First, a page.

Critique #2 of Paper: Class Bias

©2000 E. McAllister


Cesario accurately identifies the main issue of this case study as a teacher’s alleged differential treatment of lower income students. The evidence as presented by Gold and Quattrone could support such a claim; however, there are several underlying issues that could account for the conflicting opinions of these three teachers.

Todd is a veteran English teacher. One can assume she possesses certification in the area of teaching English or by the nature of her years of experience she is recognized as a legitimate authority in terms of teaching this subject matter. On the other hand, Gold and Quattrone are not certified to teach English. They are relatively new educators, certified in music and art respectively, teaching English only part time. Although they may possess appropriate knowledge related to educational pedagogy, their expertise in the discipline of English may be questionable. Cesario is correct in suggesting their authority in this area is interpretive in nature. A recent report published in Texas indicates that students taught by appropriately certified teachers score higher on standardized tests than students who are taught by teachers not certified in the area in which they are assigned to teach (Johnston, 1999).

Cesario suggests a third party who could resolve this dispute. Both Gold and Quattrone appear to trust Todd’s judgment. As outlined in the case study, she has provided them with much assistance as they assumed their roles as English teachers. The mentor/mentee relationship that has evolved offers Gold and Quattrone an opportunity to further explore their concerns regarding Todd’s treatment of certain students without the intervention of a third party. Perhaps with the start of the new term, Gold and Quattrone could enlist Todd’s assistance in assessing their students’ work, especially the work completed by those students considered low income. In this way, Gold and Quattrone might learn one of two things. Either they are correct in their assessment of Todd or their own grading procedures are not compatible with Todd’s; therefore, some of their students have difficulty adapting to the expectations as set forth in Todd’s class. If this is the case, Todd could assist Gold and Quattrone in developing more challenging teaching and assessment strategies to better prepare their students for the rigor of the 8th grade excellerated curriculum. Expectations for students do increase as students move closer to their high school years. It is possible that the material and work load in the accelerated 8th grade curriculum is too challenging for some students who easily achieved success in the lower grades.

If after working closely with Todd, Gold and Quattrone feel Todd is unfairly grading certain students they have a moral responsibility to bring this issue to the appropriate administrator. At that point, it becomes the administrator’s responsibility to investigate the matter and take the necessary corrective measures.

Recently designed standardized tests have begun using holistic scoring of student work. Such a technique involves at least two readers who assess student assignments. Although impractical on a daily basis, a strategy that incorporates multiple graders could control for assessment bias in this school.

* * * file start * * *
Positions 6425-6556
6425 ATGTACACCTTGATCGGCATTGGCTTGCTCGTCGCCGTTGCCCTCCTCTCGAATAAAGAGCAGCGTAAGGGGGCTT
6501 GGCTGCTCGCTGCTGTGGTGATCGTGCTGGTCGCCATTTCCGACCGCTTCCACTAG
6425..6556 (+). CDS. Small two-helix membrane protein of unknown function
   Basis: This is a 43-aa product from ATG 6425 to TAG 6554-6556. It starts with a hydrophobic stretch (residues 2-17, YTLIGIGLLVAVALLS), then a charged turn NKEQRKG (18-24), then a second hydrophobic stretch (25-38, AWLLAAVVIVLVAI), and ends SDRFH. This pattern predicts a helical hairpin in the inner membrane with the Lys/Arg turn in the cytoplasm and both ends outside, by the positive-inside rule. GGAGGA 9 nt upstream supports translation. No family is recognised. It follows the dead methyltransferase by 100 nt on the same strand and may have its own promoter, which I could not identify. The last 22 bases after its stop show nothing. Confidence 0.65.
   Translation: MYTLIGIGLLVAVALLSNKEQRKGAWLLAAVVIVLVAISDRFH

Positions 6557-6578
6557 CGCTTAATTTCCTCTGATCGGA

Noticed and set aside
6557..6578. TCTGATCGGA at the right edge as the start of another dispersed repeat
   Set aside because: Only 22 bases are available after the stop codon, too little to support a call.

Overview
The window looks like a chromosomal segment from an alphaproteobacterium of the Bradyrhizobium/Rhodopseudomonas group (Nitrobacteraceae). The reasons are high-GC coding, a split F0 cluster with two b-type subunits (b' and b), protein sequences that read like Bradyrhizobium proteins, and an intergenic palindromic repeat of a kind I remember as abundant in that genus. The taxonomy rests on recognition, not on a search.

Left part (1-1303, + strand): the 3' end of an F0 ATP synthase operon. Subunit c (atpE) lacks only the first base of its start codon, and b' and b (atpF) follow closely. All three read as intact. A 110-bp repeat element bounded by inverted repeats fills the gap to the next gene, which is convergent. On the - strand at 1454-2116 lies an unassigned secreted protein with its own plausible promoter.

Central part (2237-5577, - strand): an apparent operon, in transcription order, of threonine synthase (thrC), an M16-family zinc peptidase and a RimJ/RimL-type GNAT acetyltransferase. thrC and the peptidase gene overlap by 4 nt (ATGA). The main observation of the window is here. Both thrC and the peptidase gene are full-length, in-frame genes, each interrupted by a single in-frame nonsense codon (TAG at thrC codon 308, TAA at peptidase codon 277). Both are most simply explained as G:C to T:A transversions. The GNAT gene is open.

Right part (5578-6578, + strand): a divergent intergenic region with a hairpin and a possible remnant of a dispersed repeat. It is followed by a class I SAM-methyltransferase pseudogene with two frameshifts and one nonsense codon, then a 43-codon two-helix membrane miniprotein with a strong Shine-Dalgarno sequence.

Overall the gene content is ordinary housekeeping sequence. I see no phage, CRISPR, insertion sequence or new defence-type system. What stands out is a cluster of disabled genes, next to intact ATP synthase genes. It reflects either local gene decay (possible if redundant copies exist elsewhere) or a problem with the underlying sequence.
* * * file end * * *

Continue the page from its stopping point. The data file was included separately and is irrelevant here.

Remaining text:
To this writer, a more disturbing issue arises from this case study. Todd is considered an excellent teacher who has earned her ‘right’ to teach only the best students. This comment alone tells the reader there is a hidden curriculum in place within this school. It appears as though this school adheres to the traditional philosophy of schools as ‘selection’ mechanisms where students are assigned traditional roles with no allowances to move beyond their station in life. Such a school is aligned with the beliefs of the conflict theorists who believe schooling is a social practice supported and utilized by those in power to maintain their dominance in the social order (Fineberg & Soltis, 1998). As Perkinson (1995) point out, education for the masses, in this case the lower class students, is intended to be less intense aimed at socializing this group for their place in society.

All students deserve to be taught by master teachers. However, who more needs the expertise of a highly esteemed veteran teacher than those students with learning difficulties? In Johnston’s (1999) summary of the Texas report, he states that those students most in need of remedial services are those most likely to be taught by teachers working outside their areas of expertise. It appears from reading this case study, it is exactly those students who appear to be assigned to less able teachers in this junior high school. Perhaps the fault here lies not with Ms. Todd, but within the culture of the school, a culture she has been a part of for many years. Cesario alludes to the popularized self-fulfilling prophecy. Perhaps Todd has recognized that although at times the system will allow the ‘poorer’ student to enter the excellerated track, this same system within and beyond the school continues to fail the less able student. Todd, therefore, recognizing she has little control over the larger educational system, focuses her energies on teaching those selected to be successful, the ‘elite’ upper class.


Feinberg, W. & Soltis, J.F. (1998). School and society. New York: Teachers Press, Columbia University.

Johnston, R. C. (1999, May 12). Texas study links teacher certification, student success. Education Week, 19-20.

Perkinson, H. J. (1995). The imperfect panacea: American faith in education. Boston: McGraw-Hill Companies, Inc.